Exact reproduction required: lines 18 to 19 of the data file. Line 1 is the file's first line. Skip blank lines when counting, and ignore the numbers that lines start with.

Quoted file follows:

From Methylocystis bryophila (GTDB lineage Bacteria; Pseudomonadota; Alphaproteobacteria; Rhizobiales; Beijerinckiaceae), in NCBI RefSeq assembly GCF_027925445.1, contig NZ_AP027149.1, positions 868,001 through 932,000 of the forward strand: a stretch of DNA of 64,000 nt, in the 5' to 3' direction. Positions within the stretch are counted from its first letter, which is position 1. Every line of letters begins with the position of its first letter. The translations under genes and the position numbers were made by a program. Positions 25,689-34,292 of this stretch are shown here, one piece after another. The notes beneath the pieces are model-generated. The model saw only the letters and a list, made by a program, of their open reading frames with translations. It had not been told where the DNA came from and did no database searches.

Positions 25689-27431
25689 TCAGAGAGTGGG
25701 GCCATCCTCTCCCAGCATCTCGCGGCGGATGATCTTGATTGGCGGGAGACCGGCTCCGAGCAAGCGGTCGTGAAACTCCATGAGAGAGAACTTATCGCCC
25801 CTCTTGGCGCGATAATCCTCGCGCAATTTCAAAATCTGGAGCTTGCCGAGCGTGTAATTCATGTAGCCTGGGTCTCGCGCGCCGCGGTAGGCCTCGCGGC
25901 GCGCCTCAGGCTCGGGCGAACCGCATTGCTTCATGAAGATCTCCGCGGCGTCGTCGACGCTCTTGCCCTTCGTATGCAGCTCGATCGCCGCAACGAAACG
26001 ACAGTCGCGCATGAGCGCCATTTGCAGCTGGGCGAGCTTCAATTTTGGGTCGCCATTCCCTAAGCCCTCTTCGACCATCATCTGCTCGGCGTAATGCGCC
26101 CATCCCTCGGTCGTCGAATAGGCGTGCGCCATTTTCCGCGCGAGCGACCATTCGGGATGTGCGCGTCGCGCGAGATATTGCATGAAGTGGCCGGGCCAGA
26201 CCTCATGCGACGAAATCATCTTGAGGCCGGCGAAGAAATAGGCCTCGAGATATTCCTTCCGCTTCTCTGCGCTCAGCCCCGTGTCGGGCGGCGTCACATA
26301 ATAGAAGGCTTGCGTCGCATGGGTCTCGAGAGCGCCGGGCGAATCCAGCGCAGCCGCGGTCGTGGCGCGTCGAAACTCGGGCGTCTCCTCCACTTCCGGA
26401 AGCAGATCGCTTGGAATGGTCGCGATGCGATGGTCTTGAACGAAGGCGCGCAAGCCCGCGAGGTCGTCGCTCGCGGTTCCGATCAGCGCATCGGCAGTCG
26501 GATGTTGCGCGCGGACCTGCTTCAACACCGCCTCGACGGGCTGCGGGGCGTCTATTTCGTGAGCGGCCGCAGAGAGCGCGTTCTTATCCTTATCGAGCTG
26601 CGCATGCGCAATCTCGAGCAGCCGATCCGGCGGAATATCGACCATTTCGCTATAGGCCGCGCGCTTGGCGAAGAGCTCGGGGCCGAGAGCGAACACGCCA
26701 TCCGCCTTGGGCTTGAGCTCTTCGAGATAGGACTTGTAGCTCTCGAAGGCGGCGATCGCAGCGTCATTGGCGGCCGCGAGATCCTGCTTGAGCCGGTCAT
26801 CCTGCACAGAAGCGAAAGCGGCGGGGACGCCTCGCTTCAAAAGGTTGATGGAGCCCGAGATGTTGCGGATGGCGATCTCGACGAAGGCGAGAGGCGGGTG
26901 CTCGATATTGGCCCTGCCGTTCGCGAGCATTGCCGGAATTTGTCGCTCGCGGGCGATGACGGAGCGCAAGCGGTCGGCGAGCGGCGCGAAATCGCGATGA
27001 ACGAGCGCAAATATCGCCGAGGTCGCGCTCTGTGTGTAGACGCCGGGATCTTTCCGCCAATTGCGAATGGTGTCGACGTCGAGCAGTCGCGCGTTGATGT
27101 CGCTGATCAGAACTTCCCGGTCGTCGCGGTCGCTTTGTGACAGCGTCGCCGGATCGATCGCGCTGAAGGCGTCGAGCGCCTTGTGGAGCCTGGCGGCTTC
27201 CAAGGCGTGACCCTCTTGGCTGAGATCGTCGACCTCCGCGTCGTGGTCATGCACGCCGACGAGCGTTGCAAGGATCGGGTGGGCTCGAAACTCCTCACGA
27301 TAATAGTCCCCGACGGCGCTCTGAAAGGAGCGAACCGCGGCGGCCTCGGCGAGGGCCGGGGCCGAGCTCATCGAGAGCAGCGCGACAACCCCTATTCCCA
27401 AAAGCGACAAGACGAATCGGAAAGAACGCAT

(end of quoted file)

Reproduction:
27101 CGCTGATCAGAACTTCCCGGTCGTCGCGGTCGCTTTGTGACAGCGTCGCCGGATCGATCGCGCTGAAGGCGTCGAGCGCCTTGTGGAGCCTGGCGGCTTC
27201 CAAGGCGTGACCCTCTTGGCTGAGATCGTCGACCTCCGCGTCGTGGTCATGCACGCCGACGAGCGTTGCAAGGATCGGGTGGGCTCGAAACTCCTCACGA